The smallest Eggs, called “minis” can be had for a about $250, while the large ones, with a few added accessories (platforms called “nests,” pizza stones, multi-layer racks) can push the price-tag north of $1,000. The odd-looking contraptions come in five sizes, ranging from the 30-pound mini to the biggest (or “eggnormous”) Egg, which weighs 205 pounds and can cook 11 chickens or 24 burgers in a single firing. The most popular model weighs about 140 pounds.
Eggs, which can function as a grill, a smoker and even an oven, have a thick white, ceramic interior that (once “eggnited”) evenly distributes heat and can maintain a constant temperature of 200 to 800 degrees. Fueled by lump charcoal, each has a built-in thermometer. A sliding lower door and upper chimney can be manipulated to control the heat for hours.
All about the food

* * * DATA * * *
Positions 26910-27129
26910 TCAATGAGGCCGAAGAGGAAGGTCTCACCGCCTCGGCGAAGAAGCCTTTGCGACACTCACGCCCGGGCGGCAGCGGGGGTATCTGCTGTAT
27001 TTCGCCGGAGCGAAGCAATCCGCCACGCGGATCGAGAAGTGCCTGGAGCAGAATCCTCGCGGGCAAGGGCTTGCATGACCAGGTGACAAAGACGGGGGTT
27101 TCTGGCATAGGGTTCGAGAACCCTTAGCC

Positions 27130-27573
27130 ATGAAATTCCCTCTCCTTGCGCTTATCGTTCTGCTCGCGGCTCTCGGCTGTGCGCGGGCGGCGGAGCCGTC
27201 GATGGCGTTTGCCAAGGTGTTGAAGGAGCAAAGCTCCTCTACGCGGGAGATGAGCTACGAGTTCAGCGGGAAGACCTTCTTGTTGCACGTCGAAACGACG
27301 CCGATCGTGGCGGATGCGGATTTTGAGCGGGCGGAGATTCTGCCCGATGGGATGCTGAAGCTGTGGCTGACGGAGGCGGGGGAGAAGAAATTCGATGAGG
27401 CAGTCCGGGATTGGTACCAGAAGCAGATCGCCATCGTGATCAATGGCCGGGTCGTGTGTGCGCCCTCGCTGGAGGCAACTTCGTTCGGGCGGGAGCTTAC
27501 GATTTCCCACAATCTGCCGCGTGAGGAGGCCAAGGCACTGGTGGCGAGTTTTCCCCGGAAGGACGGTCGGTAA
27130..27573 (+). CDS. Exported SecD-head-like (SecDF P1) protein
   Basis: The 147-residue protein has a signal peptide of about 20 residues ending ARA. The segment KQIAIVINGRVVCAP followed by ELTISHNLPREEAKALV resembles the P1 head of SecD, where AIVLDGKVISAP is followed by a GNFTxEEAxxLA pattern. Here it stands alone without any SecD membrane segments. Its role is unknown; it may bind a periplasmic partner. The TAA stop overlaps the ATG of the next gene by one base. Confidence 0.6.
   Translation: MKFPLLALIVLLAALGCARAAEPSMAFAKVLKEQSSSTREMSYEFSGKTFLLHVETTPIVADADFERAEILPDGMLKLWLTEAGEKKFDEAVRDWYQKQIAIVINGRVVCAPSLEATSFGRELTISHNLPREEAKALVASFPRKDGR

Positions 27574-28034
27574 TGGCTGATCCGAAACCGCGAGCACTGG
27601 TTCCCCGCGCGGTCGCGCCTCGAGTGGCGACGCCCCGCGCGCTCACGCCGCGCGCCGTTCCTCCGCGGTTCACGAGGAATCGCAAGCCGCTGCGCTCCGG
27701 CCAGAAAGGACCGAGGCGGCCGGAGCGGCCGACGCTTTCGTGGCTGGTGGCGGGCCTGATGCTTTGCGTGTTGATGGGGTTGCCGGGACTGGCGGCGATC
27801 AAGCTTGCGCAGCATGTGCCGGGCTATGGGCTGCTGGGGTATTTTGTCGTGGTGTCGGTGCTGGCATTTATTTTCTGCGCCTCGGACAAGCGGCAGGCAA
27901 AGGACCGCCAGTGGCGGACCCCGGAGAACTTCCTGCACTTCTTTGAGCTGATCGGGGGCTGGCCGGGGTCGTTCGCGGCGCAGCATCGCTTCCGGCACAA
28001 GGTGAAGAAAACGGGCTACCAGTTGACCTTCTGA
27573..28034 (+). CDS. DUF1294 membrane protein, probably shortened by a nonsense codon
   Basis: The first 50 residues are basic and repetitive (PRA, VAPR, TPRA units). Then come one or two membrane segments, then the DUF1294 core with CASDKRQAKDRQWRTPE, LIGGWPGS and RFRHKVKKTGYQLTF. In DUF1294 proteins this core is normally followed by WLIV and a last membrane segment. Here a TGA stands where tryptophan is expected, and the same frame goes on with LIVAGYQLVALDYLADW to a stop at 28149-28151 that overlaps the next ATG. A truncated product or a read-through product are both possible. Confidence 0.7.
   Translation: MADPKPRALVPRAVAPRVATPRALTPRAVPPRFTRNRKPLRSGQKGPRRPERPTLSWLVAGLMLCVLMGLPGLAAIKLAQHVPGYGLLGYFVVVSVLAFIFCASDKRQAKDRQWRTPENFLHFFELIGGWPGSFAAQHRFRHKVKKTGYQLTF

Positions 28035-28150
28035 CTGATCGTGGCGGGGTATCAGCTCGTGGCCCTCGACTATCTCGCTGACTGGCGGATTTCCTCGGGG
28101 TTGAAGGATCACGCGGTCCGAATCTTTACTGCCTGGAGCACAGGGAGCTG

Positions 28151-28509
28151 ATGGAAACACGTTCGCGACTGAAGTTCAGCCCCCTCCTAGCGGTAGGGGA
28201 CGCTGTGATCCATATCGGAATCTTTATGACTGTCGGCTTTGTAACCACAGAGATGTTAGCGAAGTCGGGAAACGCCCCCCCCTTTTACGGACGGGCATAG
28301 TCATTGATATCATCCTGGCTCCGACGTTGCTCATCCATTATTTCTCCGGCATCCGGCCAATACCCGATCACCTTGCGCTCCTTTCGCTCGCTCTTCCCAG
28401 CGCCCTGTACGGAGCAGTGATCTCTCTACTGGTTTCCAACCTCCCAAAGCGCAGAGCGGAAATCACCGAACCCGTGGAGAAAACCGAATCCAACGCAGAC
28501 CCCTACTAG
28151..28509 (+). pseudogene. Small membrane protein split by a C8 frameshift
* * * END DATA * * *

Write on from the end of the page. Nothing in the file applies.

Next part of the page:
Cobb County resident Kristin Sharma bought one for her husband, Ravi, four years ago. She said the Egg mimics a traditional Indian clay oven, called a tandoor.
“We do smoked tofu; we do the Indian stuff,” she said. “Probably one of our favorite new items is naan, which is Indian flatbread.”
Fisher himself has two Eggs at home, a small and a large. He still sometimes grills for friends. Nothing fancy — steak, chicken, the occasional turkey. But ask him about his home grilling, and you soon get a sales pitch.
“Everything you put in — chicken, turkey, ribs — you’ll find is far more juicy and more tender; the flavor is far superior to any other grill,” he said. “That’s what accounts for the success of the Egg. The food is incredibly better.”
Meet the Eggman
Name: Edward R. Fisher
Title: President/CEO Big Green Egg
Claim to fame: He took a 3,000-year-old concept and created a cooking icon.
Company employees: 22
Fisher factoid: His father was a furrier who emigrated from Russia.